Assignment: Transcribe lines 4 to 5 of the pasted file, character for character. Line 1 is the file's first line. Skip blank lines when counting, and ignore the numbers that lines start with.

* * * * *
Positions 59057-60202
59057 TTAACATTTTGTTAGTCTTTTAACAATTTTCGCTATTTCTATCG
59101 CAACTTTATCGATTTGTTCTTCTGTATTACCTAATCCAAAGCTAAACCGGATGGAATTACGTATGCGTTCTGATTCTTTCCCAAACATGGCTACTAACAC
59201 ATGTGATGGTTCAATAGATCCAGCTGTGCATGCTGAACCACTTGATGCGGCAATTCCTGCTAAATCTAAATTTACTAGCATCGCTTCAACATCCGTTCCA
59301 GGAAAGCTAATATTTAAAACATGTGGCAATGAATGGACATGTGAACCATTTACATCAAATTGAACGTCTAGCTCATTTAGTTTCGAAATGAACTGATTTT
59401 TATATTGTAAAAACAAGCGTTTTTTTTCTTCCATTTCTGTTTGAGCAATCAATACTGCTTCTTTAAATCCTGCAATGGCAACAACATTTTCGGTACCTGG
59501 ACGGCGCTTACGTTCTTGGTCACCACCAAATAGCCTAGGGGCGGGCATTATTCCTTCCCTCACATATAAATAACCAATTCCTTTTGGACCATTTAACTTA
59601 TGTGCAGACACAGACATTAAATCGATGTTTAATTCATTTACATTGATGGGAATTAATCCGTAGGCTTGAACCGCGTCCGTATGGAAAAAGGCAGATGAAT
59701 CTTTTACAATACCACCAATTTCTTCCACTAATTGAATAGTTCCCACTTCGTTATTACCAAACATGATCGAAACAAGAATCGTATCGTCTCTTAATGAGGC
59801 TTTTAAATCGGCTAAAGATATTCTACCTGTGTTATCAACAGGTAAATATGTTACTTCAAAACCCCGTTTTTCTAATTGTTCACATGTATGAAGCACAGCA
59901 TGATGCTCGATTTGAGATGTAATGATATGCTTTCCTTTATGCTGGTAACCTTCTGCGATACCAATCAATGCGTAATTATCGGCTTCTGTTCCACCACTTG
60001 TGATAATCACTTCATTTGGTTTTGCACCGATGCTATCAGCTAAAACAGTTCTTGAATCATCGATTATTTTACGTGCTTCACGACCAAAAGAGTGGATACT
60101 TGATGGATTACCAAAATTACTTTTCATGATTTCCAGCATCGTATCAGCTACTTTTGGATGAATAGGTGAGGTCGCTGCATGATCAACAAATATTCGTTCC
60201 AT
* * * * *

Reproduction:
59201 ATGTGATGGTTCAATAGATCCAGCTGTGCATGCTGAACCACTTGATGCGGCAATTCCTGCTAAATCTAAATTTACTAGCATCGCTTCAACATCCGTTCCA
59301 GGAAAGCTAATATTTAAAACATGTGGCAATGAATGGACATGTGAACCATTTACATCAAATTGAACGTCTAGCTCATTTAGTTTCGAAATGAACTGATTTT